Prospects Elsewhere for BDC Dividends?
Prospect Capital Corp. (NASDAQ: PSEC) is one of the most well-known business development companies (BDCs), and it cut its payout in December. The company also suspended its at-the-market equity issuances for the indefinite future. Prospect said at the time that its concentration in the energy sector was only 5.1%, and starting in 2015 the monthly payouts would drop to 0.08333 cents per share. The BDC is trying to work with less risk and a focus on higher earnings quality via more first lien loans and accepting lower interest rates.
Being in the business development segment can also come with volatility around earnings and payouts through business cycles. Prospect simultaneously said that it expects to declare its May, June, July and August 2015 monthly distributions in May 2015, and it indicated that its current lower payouts would just be the minimum required. Does that mean that the payouts could rise again? Prospect’s prior payouts had been closer to $0.11 per share — and the new yield still carries a whopping 11.5% yield equivalent. With shares at $8.67, Prospect’s 52-week range is $8.02 to $11.10. It signaled that its net asset value per share on December 31, 2014 stood at $10.35 per share.
SeaDrill’s Dividend Gets Drilled
SeaDrill Ltd. (NYSE: SDRL) is an offshore drilling contractor targeting the oil and gas sector. What stood out here was that this was the first of the larger offshore drillers to enter the confessional booth by suspending its dividend payments. Shares were above $20 in late November, and when it slashed the payout shares fell to under $15 in short order — and now shares were recently down under $12. With a 52-week range of $9.18 to $40.44, it still has a market cap of about $5.8 billion.
When SeaDrill suspended its dividend in November, the claimed intention was to focus on creating value opportunities and to reduce debt. Analysts and investors were worried about this outfit having a dividend risk because the prior two quarterly payouts were up at $1.00. That would have been a magic 20% yield had it been maintained. Amazingly, analysts still see positive earnings for 2015. Does that mean that the payout will resume as soon as project fulfillment allows for better earnings?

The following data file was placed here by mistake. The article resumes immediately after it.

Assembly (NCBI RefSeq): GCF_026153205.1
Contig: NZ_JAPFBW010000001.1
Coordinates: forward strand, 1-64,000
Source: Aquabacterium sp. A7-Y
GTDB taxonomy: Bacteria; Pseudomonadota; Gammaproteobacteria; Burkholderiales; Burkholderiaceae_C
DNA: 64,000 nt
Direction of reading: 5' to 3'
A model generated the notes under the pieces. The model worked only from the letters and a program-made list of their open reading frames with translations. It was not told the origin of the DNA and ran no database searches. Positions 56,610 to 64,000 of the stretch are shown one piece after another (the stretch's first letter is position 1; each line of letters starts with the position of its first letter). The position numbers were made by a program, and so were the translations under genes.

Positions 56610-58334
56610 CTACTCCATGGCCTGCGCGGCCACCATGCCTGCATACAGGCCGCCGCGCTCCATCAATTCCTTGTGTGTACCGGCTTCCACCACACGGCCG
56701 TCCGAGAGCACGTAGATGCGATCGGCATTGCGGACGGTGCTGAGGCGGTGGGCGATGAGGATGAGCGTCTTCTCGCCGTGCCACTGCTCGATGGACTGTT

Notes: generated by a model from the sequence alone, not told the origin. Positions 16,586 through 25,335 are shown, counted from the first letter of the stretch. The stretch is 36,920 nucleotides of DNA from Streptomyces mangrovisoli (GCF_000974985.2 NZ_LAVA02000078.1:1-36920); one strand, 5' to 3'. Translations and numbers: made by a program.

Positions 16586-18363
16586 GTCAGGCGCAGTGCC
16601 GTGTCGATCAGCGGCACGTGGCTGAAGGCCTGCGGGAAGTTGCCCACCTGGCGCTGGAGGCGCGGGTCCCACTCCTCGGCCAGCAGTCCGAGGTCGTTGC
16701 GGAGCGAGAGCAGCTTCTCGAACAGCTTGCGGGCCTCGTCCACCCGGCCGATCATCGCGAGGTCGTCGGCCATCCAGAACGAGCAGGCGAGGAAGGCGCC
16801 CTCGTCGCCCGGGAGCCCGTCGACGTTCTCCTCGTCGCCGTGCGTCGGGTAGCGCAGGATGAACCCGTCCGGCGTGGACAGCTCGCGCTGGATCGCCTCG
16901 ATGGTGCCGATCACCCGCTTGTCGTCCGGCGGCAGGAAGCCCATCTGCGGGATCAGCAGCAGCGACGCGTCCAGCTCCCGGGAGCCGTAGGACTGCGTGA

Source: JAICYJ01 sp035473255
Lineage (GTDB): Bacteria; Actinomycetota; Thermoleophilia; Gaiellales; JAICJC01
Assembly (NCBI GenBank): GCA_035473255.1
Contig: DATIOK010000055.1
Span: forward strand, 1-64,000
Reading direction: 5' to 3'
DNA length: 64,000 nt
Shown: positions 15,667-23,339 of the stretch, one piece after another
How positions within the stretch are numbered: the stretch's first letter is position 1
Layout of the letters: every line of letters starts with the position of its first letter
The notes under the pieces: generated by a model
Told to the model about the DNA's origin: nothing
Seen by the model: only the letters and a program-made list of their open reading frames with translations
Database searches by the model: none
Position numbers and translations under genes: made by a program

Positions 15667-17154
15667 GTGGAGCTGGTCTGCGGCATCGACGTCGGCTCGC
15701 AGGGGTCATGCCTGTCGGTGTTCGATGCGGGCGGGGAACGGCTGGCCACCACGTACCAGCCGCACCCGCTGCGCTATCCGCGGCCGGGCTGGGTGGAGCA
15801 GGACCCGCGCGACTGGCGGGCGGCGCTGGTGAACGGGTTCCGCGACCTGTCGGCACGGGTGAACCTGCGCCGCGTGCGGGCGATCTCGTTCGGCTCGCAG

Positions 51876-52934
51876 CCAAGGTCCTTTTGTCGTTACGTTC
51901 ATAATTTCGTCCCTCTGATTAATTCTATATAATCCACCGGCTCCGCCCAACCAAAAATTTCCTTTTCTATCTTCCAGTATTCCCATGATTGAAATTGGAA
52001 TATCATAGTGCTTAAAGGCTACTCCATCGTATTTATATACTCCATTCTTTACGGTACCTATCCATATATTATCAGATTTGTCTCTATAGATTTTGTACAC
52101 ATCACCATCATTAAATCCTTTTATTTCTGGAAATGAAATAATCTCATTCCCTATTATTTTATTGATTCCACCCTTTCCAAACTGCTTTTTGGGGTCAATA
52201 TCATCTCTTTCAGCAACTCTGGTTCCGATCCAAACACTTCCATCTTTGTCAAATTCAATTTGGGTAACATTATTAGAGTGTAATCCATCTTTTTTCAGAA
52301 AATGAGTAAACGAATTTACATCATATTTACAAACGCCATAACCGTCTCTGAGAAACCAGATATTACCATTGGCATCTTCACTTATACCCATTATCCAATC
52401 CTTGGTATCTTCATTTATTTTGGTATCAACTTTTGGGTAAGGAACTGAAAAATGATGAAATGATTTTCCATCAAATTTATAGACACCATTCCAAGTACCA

Like Transocean Could Pay a 15% Yield
Transocean Ltd. (NYSE: RIG) had a payout that was so high it had no choice but to be cut. The company is a global player in the offshore contract drilling services for oil and gas wells, and the drop in energy prices has hurt big time. Can you imagine when investors screen for high-yield stocks and see a yield of over 15%? That had been the case up until mid-February.
Transocean had been expected to lower its dividend for some time, but the new $0.60 payout sounded OK on the surface, versus a prior $0.75 payout, but the new payout is over four installments. That really means the payout will be $0.15 per quarter, a drop of 80% to its quarterly payout. This was also said to be out of additional paid-in capital. What the company may have signaled to investors, without formally stating it, is that there are still risks ahead. Its CEO departure (or ouster) was not taken as a good sign of a solid outfit. Shares were close to $16 of late, against a 52-week range of $14.50 to $46.12. Does it matter this was way over $100 during the 2008 oil bubble?
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